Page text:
A year and a half after a gunman killed 16 kindergartners and their teacher in the Scottish town of Dunblane, handgun owners across Britain surrendered their weapons Tuesday under a new law banning possession of anything with a caliber higher than .22.
Parliament is considering legislation that will outlaw smaller-caliber handguns, possibly by the end of the year - further tightening what are already some of the world’s toughest gun laws.
“The banning of large-caliber handguns is a major step towards improving public safety following the terrible events of Dunblane,” the Home Office minister, Alun Michael, said as Tuesday’s midnight handover deadline approached.
Despite vociferous opposition from some shooting groups, police said Tuesday that most large handguns already had been turned over to be destroyed.
“I think there is little doubt that 99.9 percent of (larger) guns will have been handed in by midnight,” said Mike Yardley of the Sportsman’s Association, which opposes the ban. “There is certainly no intention by the shooting community to make a protest by withholding them.”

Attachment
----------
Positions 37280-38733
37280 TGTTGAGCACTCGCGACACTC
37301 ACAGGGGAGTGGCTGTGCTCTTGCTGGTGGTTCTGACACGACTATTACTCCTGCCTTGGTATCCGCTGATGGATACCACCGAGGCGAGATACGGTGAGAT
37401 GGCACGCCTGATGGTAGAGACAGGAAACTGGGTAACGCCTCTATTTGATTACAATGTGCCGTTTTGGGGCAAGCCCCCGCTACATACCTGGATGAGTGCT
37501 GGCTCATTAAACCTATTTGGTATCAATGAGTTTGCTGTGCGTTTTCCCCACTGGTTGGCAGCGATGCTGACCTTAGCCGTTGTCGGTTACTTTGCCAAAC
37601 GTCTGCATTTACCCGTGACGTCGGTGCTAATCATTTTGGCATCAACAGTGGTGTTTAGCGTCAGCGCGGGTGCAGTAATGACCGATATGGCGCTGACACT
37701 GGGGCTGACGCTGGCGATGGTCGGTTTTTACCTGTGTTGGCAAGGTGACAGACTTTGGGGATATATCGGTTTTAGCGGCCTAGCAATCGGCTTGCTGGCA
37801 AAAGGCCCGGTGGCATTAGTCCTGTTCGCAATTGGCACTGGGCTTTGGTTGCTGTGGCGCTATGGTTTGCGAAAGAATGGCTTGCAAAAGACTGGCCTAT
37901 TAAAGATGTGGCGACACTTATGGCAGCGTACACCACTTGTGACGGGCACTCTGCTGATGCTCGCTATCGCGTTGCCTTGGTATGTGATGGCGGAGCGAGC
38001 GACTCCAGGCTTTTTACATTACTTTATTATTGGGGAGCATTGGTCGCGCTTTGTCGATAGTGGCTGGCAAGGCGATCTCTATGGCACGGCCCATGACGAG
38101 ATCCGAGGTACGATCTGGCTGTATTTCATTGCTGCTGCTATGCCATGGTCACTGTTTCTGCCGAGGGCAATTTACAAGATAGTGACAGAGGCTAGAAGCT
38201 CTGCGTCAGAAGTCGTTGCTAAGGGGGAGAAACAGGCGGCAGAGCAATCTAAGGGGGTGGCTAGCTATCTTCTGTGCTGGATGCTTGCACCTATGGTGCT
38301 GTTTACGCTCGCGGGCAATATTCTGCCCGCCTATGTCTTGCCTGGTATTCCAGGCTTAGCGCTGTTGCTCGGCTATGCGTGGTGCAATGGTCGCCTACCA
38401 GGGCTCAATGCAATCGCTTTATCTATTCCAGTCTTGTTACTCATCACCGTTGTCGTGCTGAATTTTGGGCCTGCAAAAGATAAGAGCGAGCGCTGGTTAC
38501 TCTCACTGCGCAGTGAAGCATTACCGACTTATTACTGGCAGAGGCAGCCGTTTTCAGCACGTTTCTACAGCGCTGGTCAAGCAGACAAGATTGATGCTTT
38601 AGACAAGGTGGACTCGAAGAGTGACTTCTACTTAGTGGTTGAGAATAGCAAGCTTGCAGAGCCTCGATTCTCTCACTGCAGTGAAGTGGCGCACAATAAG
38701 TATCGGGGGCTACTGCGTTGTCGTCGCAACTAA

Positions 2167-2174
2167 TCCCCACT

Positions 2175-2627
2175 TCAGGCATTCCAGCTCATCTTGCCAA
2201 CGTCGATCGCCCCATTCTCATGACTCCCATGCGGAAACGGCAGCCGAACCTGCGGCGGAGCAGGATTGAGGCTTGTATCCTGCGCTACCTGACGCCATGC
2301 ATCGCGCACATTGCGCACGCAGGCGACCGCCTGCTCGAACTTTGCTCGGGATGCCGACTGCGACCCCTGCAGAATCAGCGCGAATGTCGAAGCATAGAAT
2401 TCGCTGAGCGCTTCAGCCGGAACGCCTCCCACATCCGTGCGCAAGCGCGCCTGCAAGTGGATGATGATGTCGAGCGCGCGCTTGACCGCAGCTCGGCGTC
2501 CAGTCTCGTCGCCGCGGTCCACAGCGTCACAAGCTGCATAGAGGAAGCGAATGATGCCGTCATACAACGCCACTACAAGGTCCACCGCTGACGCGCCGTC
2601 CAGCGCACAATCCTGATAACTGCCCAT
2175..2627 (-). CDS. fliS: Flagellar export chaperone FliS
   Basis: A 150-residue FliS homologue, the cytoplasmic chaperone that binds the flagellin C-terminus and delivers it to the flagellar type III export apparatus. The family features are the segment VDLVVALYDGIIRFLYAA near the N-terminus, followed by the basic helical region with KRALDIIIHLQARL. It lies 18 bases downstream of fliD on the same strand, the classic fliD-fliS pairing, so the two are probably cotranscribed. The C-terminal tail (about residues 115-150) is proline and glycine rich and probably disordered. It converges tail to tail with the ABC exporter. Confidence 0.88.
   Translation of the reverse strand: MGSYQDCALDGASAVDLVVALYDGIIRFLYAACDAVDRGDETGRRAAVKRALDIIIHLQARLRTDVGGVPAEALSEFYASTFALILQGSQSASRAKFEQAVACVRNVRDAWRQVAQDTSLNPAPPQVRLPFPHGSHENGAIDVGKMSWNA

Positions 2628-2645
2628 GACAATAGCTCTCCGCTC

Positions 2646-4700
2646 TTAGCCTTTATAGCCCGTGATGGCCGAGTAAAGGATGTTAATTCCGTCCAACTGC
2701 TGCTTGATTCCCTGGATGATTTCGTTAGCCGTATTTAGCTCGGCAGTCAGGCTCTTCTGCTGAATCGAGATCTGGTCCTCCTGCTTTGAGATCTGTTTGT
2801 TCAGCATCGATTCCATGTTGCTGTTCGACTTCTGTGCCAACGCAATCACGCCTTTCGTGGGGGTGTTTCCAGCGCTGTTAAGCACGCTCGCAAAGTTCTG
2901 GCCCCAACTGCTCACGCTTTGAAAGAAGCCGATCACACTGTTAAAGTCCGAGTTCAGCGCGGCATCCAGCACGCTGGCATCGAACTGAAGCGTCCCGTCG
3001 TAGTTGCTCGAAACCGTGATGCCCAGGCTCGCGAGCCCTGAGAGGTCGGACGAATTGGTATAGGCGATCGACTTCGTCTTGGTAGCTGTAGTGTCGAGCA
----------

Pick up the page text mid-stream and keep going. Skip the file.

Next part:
Starting today, anyone caught with an illegal weapon faces a jail term of up to 10 years or a fine of up to $8,000.
The weapons may be kept only under close supervision at gun clubs.
Police had no early figures on how many large-caliber handguns had been surrendered, but Home Office records showed that between July 1, when the handover began, and the end of August, 56,000 large-caliber handguns were turned in.
Some 15,253 small-caliber handguns were voluntarily handed in during the same period.
The government is paying compensation of up to $1,290 for each surrendered weapon.
On March 13, 1996, loner Thomas Hamilton walked into a Dunblane gym class and opened fire with four legally owned handguns. Hamilton, who belonged to a local gun club, then killed himself.
A government inquiry into the massacre recommended restrictions on the availability of self-loading pistols and revolvers.
Under public pressure for a gun ban, the former Conservative government introduced legislation banning private ownership of larger-aliber handguns. Parliament approved it in February.
The Labor government of Prime Minister Tony Blair, which swept to power in a landslide election May 1, has prepared legislation to outlaw smaller-caliber weapons as well.
Britain banned automatic and semi-automatic rifles after 27-year-old gun fanatic Michael Ryan went on a rampage with a semi-automatic Kalashnikov rifle in August 1987 at Hungerford, 60 miles west of central London. Ryan killed 16 people, including his mother, wounded another 13 and then killed himself.
Even before the latest legislation, owners of rifles, shotguns and handguns were strictly vetted and required to obtain police licenses.